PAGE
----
(late summer 2018) First Fridays have long been an industry staple. I have had mixed feelings about these events. Early on, in our first location I had been invited to participate in what’s called Artscrawl. I could never afford the hefty, I think 1200 annual fee to be officially included in the widely publicized event. Back then, as I do now- word of mouth and building solid reputations with artists is my primary means of advertising. Fifteen years forward, I don’t know that Artscrawl still exists. I do know that multiple businesses employ the first Friday to generate crowds. In the last year, our block and downtown in general has multiple venues ……..to be continued
April 27 – May 11, 2018
OPENING RECEPTION: Friday, April 27 6-9pm
Poetry reading by Beata Tsosie-Peña 7:00pm
CLOSING RECEPTION: May 11, 2018 – 6:00-9:00pm
In Gently Radical Changing, Kaitlin Bryson engages with the legacy of toxic contamination and subsequent trauma in ecologies ridden with histories of environmental injustices. The work presented in the exhibition offers gestures of remediation and healing to these places, through bioremediative sculpture and performance, video, installation, and participatory workshops. In partnership with the Environmental Justice department of Tewa Women’s United, based out of Española, New Mexico, this work synergistically explores how radical environmental and social change can happen through compassionate acts of interspecies collaboration.
The work presented in the exhibition will transform and physically change throughout the duration of the show. Some works will appear and others will disappear. Viewers are encouraged to stop by throughout the exhibition run to observe the living works.
Exceptional Visual Artist Scholar Series
Gently Radical Changing, new works by Kaitlin Bryson is one of two exhibitions in 2018 that is part of Sanitary Tortilla Factory’s Exceptional Visual Artist Scholar Series. The Exceptional Visual Artist Scholar Series offers professional space for the culminating exhibition that defines the student’s launch into their profession as an artist. The series hopes to underscore exceptional artists attending regional institutions while highlighting Albuquerque’s historic connection to contemporary art practice.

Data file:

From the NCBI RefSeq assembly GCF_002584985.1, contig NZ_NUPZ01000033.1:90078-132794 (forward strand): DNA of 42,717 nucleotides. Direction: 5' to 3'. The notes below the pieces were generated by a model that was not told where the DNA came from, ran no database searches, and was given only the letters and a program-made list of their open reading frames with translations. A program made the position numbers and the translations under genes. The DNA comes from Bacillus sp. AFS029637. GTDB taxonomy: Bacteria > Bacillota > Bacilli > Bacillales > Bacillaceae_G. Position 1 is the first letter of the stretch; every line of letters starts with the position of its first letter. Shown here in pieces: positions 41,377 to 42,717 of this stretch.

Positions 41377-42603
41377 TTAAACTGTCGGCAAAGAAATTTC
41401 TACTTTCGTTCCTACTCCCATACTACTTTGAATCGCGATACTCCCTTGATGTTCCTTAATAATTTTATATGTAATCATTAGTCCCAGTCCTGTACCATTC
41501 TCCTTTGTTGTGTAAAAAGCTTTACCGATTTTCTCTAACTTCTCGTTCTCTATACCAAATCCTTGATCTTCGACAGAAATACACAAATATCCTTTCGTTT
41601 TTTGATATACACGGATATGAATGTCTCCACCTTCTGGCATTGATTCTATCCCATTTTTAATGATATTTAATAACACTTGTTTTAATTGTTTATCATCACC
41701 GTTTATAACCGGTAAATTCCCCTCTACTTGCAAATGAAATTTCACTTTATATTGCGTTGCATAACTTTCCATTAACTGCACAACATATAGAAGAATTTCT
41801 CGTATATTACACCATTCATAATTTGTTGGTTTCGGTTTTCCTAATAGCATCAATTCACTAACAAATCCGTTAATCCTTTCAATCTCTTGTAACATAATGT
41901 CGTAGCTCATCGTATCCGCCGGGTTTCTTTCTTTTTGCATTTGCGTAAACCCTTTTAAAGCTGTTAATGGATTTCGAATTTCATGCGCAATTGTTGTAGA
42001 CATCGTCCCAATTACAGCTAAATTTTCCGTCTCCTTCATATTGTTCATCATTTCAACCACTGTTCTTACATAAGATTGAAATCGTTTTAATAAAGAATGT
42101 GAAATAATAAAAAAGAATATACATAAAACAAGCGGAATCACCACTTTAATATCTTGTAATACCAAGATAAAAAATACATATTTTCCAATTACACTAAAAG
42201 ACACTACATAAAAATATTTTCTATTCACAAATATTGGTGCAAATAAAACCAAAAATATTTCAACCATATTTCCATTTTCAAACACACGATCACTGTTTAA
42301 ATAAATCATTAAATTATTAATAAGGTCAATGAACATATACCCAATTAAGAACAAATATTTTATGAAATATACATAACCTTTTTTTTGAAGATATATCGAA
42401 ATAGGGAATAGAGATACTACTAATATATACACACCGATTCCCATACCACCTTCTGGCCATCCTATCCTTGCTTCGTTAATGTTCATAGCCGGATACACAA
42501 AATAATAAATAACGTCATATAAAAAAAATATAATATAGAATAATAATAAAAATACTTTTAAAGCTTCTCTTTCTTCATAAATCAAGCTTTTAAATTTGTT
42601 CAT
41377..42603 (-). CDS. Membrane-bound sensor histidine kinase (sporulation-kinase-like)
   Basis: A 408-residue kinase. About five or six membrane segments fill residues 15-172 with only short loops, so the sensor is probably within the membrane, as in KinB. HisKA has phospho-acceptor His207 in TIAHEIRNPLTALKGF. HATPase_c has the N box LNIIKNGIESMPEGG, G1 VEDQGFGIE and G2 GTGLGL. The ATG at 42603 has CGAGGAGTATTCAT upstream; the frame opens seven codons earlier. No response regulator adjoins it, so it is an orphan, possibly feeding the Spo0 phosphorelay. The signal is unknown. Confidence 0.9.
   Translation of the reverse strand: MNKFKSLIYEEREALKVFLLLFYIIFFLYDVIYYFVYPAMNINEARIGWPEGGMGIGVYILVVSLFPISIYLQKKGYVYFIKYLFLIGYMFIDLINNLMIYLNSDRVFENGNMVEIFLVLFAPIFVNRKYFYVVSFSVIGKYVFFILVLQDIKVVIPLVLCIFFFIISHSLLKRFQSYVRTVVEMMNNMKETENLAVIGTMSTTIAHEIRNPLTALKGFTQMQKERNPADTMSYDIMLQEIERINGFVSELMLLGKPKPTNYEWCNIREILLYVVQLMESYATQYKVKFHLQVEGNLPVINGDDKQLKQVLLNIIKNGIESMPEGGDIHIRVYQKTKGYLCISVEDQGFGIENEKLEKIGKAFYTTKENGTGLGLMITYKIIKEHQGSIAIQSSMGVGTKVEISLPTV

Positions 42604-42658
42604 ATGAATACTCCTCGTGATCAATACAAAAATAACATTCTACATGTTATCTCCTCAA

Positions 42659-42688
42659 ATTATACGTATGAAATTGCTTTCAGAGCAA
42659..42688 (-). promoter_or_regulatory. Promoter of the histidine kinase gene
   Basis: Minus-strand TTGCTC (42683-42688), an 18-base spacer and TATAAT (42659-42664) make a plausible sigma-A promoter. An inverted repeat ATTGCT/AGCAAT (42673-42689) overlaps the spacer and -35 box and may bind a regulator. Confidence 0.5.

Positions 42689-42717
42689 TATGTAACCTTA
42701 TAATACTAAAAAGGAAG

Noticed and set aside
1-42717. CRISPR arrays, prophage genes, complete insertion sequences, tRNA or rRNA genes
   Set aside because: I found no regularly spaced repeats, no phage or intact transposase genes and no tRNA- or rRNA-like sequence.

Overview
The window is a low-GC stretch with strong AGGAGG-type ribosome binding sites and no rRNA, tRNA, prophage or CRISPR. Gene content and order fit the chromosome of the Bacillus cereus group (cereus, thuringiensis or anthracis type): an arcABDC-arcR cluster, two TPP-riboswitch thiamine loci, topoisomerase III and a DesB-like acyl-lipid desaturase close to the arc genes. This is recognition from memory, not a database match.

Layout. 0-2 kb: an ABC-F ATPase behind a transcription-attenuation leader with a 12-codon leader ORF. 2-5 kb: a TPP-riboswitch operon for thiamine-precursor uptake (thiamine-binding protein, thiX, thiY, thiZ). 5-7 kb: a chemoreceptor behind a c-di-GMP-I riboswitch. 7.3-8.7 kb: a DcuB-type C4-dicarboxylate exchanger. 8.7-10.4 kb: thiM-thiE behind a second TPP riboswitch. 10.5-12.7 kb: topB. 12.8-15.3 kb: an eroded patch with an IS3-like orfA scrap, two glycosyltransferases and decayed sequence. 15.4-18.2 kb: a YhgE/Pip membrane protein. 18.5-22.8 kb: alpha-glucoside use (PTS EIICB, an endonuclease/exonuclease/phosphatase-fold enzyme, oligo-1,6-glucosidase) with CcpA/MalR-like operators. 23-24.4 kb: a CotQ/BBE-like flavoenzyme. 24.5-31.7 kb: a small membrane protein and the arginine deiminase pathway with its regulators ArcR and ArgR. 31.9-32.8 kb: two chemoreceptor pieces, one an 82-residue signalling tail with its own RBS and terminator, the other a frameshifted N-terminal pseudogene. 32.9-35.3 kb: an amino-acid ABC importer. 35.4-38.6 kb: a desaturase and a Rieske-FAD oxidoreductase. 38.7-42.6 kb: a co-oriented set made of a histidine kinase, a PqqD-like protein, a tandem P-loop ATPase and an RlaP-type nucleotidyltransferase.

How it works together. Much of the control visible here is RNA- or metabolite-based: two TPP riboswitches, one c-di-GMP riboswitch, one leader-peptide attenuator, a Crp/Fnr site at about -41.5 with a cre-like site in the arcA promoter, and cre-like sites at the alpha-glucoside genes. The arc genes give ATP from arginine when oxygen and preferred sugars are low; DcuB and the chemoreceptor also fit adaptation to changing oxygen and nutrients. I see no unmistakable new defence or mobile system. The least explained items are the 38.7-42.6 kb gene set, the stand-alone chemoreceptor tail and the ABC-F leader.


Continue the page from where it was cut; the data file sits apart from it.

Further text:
About the Artist
Kaitlin Bryson lives and works in the high deserts of New Mexico, and has spent her life working as an artist and organic farmer. Drawing from her experience as a cultivator, her artwork illuminates the processual nature of life through the lens of transformation. Biological materials are embedded into her work so that the “finished” pieces have the potential to play, transform, and live out their own dynamic processes. Her work unfolds as restorative gestures for human and nonhuman audiences, serving as a reminder that mutability and adaptability are the common grounds we all inhabit.
Bryson received a Bachelor of Fine Arts from The University of Nevada, Reno in 2012, and is pursuing a Master of Fine Arts in Art & Ecology from the University of New Mexico. Her work has been included in group exhibitions at The Holland Project in Reno, Nevada, Site Santa Fe, and BioCultura in Santa Fe, New Mexico, and has been performed at The Holocene in Portland, Oregon. In January of 2018 Bryson will participate in the Interface Residency Programme in Gallway, Ireland, supported by funding in part from the Andrew W. Mellon Foundation, and the Lannan Foundation.
April 6 – 21, 2018
OPENING RECEPTION: Friday, April 6, 6-9pm
Artist Talk: Monday, April 9, 4-5 PM, UNM College of Fine Arts, Room 1020
Football is a manifestation of the cultural processes that shape male-identified formations of body. Using a visual vocabulary that hovers between photography and painting, these works on paper explore the aspects of heroism, romance, and idealized gender role play embedded in representations of college football players.
Exceptional Visual Artist Scholar Series
Football is Nick Simko’s UNM MFA Photo thesis exhibition and the first of two exhibitions in 2018 that is part of Sanitary Tortilla Factory’s Exceptional Visual Artist Scholar Series. The Exceptional Visual Artist Scholar Series offers professional space for the culminating exhibition that defines the student’s launch into their profession as an artist. The series hopes to underscore exceptional artists attending regional institutions while highlighting Albuquerque’s historic connection to contemporary art practice.
About the Artist
Nick Simko is an interdisciplinary artist. Simko’s work has been exhibited at museums and galleries throughout the United States including the Walters Art Museum, The University of New Mexico Art Museum, 516 Arts, and Hillyer Arts Space. Simko holds a BFA degree in Art History, Theory & Criticism from the Maryland Institute College of Art and is presently completing an MFA in Photography at the University of New Mexico.